Simon Kim ’19 has traveled to the majestic Grand Canyon and beautiful beaches, but when it came time to enter a contest where he would document the wonder of nature, he chose a more humble subject, closer to home. “I decided to write about a piece of nature that I always cherish, albeit rather mundane or common, and has never failed to inspire me,” he said. He chronicled the frequent walks he’s taken in his home country of Korea on a route called the Zen Path.
“A small road for cars is lined by two walkways on either side, and the Path is teeming with gingko trees, painting the sky a sublime yellow during the fall,” he wrote in his essay. “Every first snow, when the trees have been robbed of their leaves, skeletal branches shivering in the wind, I appreciate the Path’s solemnness. My mother has accompanied me down this Path many times, and we reflect on life together, in the past and even today. In many ways, the Zen Path is not just My Path, but Our Path, and symbolizes the relationship we have with each other and our surroundings.”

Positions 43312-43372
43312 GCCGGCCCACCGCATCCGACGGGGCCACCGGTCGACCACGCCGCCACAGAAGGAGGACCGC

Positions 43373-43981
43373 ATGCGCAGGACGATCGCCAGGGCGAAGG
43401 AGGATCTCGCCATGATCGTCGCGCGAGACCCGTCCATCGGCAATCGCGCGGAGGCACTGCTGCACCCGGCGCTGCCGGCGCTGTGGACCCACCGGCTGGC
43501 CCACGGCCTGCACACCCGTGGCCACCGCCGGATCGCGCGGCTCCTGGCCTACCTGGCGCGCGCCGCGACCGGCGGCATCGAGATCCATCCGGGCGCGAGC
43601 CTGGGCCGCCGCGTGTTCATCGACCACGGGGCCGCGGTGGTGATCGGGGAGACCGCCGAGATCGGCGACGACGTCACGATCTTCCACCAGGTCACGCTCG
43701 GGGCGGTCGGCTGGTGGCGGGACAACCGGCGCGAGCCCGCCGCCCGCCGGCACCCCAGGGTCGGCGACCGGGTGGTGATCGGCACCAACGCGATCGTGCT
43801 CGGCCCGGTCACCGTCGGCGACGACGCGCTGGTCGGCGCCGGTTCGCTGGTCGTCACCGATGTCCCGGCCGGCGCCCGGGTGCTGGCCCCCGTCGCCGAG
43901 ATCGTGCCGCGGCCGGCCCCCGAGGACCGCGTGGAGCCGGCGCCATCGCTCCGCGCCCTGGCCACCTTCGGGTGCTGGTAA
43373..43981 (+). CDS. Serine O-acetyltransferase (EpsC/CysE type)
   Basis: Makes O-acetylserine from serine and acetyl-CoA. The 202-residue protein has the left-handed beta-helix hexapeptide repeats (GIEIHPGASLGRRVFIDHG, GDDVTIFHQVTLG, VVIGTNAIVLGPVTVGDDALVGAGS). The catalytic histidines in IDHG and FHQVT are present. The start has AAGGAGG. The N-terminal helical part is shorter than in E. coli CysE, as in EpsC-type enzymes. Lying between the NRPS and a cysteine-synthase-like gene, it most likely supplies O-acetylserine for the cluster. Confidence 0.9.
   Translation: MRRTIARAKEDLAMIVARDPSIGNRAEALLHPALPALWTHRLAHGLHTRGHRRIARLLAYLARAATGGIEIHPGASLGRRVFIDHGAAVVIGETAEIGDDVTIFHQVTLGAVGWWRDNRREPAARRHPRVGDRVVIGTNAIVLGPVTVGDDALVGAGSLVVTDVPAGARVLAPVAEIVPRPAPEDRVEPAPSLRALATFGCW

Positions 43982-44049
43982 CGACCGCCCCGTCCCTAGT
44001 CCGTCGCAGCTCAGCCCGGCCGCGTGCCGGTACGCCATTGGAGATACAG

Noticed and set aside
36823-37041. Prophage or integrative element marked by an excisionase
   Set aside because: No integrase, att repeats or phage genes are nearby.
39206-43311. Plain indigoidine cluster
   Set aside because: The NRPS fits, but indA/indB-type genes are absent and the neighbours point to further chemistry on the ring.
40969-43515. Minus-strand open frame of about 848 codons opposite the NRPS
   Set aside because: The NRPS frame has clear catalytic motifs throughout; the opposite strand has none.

The tactic paid off, and he won for his entry, “Illusive Reality,” to the Rachel Carson Intergenerational Sense of Wonder/Sense of the Wild Contest. Simon collaborated with his mother, and the piece goes on to celebrate the juxtaposition of humanity and nature: “The Zen Path brings together the gray, concrete road and bright gingko leaves shaped like butterfly wings; the rumbling of passing cars and the rustling of idle trees; fast-paced Humanity and steady Dame Nature. Just by walking this Path, we can experience the best of both worlds, side by side. This ultimate antithesis, the Zen Path, has been our haven, our refuge, and in times of peace as well as discord, has always been there to help us clear our minds and calm our anxieties.”